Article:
Texas and Oklahoma State hope to extend the long shot pattern this year. After failing as 5-to-2 co-favorites in the Big 12 last season, the Longhorns and Cowboys fall back towards the middle.
The teams’ commonalities end there. Oklahoma State is one of the most profitable teams to bet on in the conference with only one losing record against the spread in entrenched coach Mike Gundy’s nine years in charge.
Texas has trashed sports books’ floors with losing tickets frequently, managing a winning record against the spread just once in the last five years. New coach Charlie Strong has an above average 15 returning starters including two standout Malcolm Browns — a senior at running back and a junior at defensive end.
Oklahoma State returns a Big 12-low eight starters with no identically named counterparts on the roster.
Oklahoma State is listed at 12-to-1 to win the conference, the same as TCU. The Horned Frogs haven’t transitioned easily into the Big 12.
In seven years in the Mountain West, TCU went 48-7 straight-up and 37-16-2 against the spread in conference. TCU matched the losing total in one Big 12 season last year to bring its lifetime conference record in the new home to 6-12 both straight-up and against the spread.
The Horned Frogs came into the Big 12 alongside the West Virginia Mountaineers, which have faced a similar uphill battle. West Virginia is 6-12 straight-up, 7-10 against the spread through two seasons in the Big 12 after 10 straight years of winning conference records elsewhere.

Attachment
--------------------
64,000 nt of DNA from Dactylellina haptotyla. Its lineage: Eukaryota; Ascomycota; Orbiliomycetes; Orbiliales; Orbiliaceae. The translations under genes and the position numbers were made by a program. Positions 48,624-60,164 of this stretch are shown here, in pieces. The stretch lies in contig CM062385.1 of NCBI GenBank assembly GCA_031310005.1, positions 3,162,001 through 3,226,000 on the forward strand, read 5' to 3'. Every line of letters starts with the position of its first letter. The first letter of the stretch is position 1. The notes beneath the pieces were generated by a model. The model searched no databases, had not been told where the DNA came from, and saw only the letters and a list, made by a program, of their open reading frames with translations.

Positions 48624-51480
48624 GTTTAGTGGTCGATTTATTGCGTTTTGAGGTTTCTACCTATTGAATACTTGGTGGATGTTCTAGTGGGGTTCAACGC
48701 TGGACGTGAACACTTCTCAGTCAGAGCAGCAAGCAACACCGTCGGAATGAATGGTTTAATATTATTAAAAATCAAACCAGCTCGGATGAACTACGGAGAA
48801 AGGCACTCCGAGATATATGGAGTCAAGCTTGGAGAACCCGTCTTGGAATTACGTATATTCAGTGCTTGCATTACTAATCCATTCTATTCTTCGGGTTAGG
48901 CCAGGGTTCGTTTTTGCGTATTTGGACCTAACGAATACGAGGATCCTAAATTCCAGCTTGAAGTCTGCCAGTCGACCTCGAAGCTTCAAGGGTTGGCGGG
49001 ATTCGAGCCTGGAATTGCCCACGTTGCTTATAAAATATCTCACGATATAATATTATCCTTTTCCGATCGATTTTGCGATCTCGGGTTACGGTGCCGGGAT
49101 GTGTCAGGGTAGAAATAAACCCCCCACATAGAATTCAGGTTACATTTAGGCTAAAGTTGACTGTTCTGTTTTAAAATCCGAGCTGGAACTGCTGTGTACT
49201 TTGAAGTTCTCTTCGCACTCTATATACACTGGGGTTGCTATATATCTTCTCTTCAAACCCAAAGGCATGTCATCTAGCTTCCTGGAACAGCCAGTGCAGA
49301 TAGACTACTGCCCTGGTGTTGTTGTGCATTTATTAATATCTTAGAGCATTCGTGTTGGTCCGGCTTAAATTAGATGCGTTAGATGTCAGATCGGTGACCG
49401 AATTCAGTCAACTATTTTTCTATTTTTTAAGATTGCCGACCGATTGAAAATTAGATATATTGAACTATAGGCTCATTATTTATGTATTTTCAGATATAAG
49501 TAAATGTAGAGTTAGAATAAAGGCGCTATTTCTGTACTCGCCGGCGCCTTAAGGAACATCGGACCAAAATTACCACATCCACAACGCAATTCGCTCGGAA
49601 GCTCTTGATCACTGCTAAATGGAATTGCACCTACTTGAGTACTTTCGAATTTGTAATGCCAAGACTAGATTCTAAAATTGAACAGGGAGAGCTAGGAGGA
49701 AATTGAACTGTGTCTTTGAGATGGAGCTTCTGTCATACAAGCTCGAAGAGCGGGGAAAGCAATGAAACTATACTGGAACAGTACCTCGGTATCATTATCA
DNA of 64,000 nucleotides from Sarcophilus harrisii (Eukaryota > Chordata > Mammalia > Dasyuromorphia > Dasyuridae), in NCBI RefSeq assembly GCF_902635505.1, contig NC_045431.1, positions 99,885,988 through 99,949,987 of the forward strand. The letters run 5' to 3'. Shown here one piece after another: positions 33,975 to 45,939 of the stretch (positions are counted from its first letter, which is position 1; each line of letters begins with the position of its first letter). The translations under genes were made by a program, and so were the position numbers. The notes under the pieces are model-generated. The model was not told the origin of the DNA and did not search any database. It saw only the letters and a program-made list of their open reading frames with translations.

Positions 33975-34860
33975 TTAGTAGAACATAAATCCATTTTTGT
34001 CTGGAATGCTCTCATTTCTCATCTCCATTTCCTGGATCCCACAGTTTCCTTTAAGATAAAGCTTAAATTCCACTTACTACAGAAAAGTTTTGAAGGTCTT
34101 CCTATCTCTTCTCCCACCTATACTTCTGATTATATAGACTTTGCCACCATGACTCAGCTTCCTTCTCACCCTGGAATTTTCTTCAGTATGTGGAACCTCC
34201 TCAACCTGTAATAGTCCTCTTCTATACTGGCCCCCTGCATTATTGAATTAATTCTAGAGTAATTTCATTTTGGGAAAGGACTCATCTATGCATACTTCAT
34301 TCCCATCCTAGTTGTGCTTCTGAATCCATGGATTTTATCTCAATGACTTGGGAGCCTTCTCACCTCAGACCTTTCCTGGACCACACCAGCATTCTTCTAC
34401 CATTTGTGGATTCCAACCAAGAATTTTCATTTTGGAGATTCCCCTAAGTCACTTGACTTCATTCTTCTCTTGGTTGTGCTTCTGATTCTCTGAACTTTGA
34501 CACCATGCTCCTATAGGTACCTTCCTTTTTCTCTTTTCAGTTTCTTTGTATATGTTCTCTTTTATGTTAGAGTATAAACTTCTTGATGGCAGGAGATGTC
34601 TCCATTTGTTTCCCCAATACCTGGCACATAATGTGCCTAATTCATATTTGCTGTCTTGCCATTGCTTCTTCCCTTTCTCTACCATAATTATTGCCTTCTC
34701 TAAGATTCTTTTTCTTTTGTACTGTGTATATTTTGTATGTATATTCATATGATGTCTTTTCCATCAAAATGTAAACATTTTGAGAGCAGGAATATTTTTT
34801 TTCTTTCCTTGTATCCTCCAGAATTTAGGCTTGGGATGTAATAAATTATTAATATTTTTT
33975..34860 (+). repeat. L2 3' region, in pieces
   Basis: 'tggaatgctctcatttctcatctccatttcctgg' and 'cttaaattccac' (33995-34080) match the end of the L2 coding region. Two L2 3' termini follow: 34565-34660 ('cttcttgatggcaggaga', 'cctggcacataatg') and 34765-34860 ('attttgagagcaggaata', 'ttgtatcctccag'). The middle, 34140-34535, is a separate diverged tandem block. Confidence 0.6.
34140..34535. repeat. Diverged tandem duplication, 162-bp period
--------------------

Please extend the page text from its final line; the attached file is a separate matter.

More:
If one of the two teams is to break through in 2014, it looks like TCU. The Horned Frogs were maligned by injuries and variance last season, losing key players on both sides of the ball and going 1-4 in games decided by less than a touchdown.
Texas Tech is another potential sleeper. The Red Raiders’ trajectory could mirror the Sooners’ in one regard.
Like Knight, Texas Tech sophomore quarterback Davis Webb exploded in his team’s bowl game. The Red Raiders overcame a plus-14 spread to beat Arizona State 37-23 behind 403 yards and four touchdowns from Webb.
It’s easy to forget Texas Tech started 7-0 straight-up, 5-2 against the spread last season before not covering or winning a game the rest of the regular season.
Iowa State and Kansas aren’t currently listed as favorites in a single Big 12 game this season, though one of the bottom-feeders will have to be when they meet Nov. 8 in Lawrence, Kan. The game will bring Mark Mangino’s return to Memorial Stadium.